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Cargo Dwell Time Study - Improving the Competitiveness of Mauritius Source: Bulletin Semestriel No.

41 Octobre 2008 Publisher: The Mauritius Chamber of Commerce and Industry

Trade facilitation has now become a key measure of the competitiveness and viability of business. In a highly competitive market, the quality of logistics can have a major bearing on a firms decisions about which country to locate in, which suppliers to buy from, and which consumer market to enter. High logistics costs and, more particularly, low levels of service are barriers to trade, foreign direct investment and, also, to economic growth. As a result, countries with higher overall logistics costs are more likely to miss the opportunities of globalization. The efficiency of ports and airports is known to play a vital role by providing critical support to its international trade and ensuring a countrys integration into the global marketplace. Indeed, inadequate port capacity, port congestion, limited cargo handling facilities, high down time of equipment or cumbersome procedures lead to low efficiency and have a serious negative impact on business activities. Our Chamber has been involved in several trade facilitation projects with one of our main initiatives this year being the cargo dwell time study to assess the cargo clearance time in Mauritius. The first study on dwell time for cargo was conducted in 2003 in collaboration with the Ministry of Foreign Affairs, International Trade and Cooperation and with the financial assistance of the COMESA Secretariat. The study benchmarked the port productivity against international ports and identified main bottlenecks in the clearance of goods. A number of recommendations were made in the study so as to improve the cargo release time. In 2008, the Chamber undertook a new Dwell Time Study with the assistance of the Commonwealth Secretariat. The objective of the new study was primarily to assess the impact of reforms following the earlier dwell time study and also to benchmark the critical aspects of cargo handling against international ports. The study was carried out by InfoWave Pte Ltd from Singapore and the findings were presented to members of the Chamber and other stakeholders during a workshop held on 25 September 2008.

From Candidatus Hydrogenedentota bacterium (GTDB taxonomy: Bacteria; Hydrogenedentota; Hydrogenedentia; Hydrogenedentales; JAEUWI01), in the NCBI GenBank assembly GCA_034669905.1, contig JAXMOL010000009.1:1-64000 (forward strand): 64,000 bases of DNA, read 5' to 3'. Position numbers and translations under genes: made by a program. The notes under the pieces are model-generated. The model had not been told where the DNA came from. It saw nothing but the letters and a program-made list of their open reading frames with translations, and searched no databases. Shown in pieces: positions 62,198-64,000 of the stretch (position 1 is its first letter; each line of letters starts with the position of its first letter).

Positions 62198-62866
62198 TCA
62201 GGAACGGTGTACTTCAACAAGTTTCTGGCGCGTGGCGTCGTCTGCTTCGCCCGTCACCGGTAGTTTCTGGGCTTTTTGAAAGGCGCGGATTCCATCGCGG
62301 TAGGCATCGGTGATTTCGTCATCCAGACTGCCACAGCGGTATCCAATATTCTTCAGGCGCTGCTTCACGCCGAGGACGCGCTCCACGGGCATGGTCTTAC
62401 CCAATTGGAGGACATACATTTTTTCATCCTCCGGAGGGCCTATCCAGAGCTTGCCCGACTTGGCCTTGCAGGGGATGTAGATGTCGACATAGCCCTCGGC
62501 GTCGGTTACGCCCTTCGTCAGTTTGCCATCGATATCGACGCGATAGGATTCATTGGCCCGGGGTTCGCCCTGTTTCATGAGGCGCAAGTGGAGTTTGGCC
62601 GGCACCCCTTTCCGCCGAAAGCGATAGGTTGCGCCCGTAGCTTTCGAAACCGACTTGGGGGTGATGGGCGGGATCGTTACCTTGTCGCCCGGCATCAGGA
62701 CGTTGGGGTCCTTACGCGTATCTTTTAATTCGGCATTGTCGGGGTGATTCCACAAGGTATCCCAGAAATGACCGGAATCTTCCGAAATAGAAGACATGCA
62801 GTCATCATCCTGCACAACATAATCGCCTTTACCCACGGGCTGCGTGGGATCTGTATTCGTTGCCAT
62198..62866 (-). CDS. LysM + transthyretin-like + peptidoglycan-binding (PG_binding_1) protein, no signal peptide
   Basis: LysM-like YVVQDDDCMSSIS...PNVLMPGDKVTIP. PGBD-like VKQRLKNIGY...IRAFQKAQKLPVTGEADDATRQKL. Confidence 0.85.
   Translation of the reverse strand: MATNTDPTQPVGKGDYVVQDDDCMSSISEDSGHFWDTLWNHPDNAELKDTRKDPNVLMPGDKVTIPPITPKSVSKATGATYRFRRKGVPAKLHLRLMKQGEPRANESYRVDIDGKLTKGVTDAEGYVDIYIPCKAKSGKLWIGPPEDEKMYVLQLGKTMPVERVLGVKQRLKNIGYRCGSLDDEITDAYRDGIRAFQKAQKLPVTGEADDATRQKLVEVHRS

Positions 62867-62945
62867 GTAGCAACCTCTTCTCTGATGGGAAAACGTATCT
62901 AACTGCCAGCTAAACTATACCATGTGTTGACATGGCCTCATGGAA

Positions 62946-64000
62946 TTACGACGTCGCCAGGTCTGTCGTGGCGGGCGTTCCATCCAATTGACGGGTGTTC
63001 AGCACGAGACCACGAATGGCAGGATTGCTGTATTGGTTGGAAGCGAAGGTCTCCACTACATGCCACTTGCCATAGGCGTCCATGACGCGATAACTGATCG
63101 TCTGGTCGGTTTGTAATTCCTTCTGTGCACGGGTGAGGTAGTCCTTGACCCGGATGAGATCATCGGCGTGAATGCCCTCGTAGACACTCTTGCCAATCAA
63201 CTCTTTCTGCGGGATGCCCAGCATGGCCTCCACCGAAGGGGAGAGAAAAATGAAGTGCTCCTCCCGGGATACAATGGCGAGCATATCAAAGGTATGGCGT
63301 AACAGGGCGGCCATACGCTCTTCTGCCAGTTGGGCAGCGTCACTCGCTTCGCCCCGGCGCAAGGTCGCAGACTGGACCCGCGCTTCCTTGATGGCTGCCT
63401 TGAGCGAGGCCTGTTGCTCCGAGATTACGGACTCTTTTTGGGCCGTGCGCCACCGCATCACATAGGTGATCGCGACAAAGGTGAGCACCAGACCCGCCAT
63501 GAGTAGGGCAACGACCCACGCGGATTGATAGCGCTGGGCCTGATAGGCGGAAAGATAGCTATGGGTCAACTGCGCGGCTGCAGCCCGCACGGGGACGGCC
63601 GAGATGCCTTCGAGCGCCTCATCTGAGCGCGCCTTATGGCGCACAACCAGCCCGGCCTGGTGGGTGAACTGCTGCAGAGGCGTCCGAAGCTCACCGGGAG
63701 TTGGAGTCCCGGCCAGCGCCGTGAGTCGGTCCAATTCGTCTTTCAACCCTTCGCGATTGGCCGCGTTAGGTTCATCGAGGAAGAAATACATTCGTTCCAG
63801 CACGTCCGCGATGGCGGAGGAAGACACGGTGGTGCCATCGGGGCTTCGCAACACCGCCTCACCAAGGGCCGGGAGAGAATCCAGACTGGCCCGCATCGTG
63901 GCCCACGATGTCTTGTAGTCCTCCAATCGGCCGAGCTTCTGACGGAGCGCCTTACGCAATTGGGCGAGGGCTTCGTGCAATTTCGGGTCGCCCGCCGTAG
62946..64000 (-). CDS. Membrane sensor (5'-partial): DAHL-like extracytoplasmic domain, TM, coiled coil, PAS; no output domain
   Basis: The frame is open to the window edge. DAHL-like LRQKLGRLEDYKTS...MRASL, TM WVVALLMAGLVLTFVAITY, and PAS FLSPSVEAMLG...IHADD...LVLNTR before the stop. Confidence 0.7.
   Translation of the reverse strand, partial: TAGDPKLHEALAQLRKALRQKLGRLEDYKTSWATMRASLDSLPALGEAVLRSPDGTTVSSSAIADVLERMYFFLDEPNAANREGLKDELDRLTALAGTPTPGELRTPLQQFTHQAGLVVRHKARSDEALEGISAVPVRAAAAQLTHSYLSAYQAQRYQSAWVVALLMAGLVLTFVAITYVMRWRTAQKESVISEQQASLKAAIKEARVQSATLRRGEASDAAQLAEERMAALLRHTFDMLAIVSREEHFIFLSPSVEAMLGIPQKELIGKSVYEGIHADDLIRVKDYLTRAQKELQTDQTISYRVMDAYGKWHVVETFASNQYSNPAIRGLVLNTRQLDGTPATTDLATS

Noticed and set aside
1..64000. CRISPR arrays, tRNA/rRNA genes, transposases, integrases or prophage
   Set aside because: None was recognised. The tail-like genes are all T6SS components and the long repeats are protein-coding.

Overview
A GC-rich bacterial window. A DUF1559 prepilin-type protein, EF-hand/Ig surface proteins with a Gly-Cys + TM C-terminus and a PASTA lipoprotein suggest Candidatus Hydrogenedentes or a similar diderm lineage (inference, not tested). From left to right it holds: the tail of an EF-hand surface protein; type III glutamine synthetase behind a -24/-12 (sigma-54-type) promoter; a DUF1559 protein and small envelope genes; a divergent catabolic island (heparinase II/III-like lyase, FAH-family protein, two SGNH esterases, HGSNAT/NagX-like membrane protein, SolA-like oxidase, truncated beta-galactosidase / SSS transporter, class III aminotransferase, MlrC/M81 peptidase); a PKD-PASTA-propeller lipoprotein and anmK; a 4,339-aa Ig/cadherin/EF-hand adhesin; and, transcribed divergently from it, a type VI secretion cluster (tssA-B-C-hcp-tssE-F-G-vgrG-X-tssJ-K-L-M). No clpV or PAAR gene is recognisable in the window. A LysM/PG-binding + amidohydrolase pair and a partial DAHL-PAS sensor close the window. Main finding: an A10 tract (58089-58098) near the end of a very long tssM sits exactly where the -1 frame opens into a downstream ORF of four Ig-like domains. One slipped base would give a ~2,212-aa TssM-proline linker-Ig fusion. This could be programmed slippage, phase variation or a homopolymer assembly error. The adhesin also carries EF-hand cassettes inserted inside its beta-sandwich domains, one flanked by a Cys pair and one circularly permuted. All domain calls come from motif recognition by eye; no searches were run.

MAIN FINDINGS Dwell Time

The dwell time can be defined as the measure of the time elapsed from the time the cargo arrives in the port to the time the goods leave the port premises after all permits and clearances have been obtained. The study revealed that the mean and median for outbound

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cargo had improved as compared to the figures of the previous study done in 2003 but that the dwell time for inbound cargo was still the same as shown in the table below.

DWELL TIME MEAN (DAYS) 6.18 5.14 4.00 5.96 7.03 NA

2003 MEDIAN (DAYS) 4.63 3.68 3.16 6.36 5.31 NA MEAN (DAYS) 6.06 5.50 3.50 4.86 7.52 12.85

2008 MEDIAN (DAYS) 4.50 4.02 2.25 5.46 5.30 10.32

INBOUND MCT MPT OUTBOUND MCT MPT TRANSHIPMENT MCT MPT

MPT: Multi-Purpose Terminal

MCT: Mauritius Container Terminal

According to the report, the average dwell time for captive cargo for international ports such as Singapore and Hong Kong is about 2 to 3 days. The average at the Mauritius Container Terminal (MCT) is about 4 to 6 days which is double that of these international ports. The average dwell time for transshipment in Singapore is about 3 to 4 days while in Mauritius, it is within the range of 5 to 7 days.

Terminal Capacity

An analysis of the volume of containers handled was done based on statistics collected for the period July 2007 to June 2008. The number of containers (TEUs) handled for that period was roughly within a ratio of 50:50 for transshipment and captive containers respectively as shown below: MCT/MPT 2000/2001 2001/2002 2002/2003 2003/2004 2004/2005 2005/2006 2006/2007 2007/2008 CAPTIVE 156,009 152,969 172,695 180,422 171,531 168,473 168,352 203,907 % 96% 90% 55% 44% 48% 51% 45% 49% TRANSSHIPMENT 6,440 17,330 140,252 231,344 186,309 162,692 202,166 212,785 % 4% 10% 45% 56% 52% 49% 55% 51% TOTAL 162,449 170,299 312,947 411,766 357,840 331,165 370,518 416,692

(Note: Transshipment containers are counted twice)

There was a overall 12% increase in the TEUs handled over the previous year with captive cargo posting an impressive 21% growth over 2006/2007. In spite of this growth, there seemed to be no noticeable bottlenecks in the MCT operations. However, the berth occupancy at MCT over the 4-month period May to August 2008 was at 77% (though within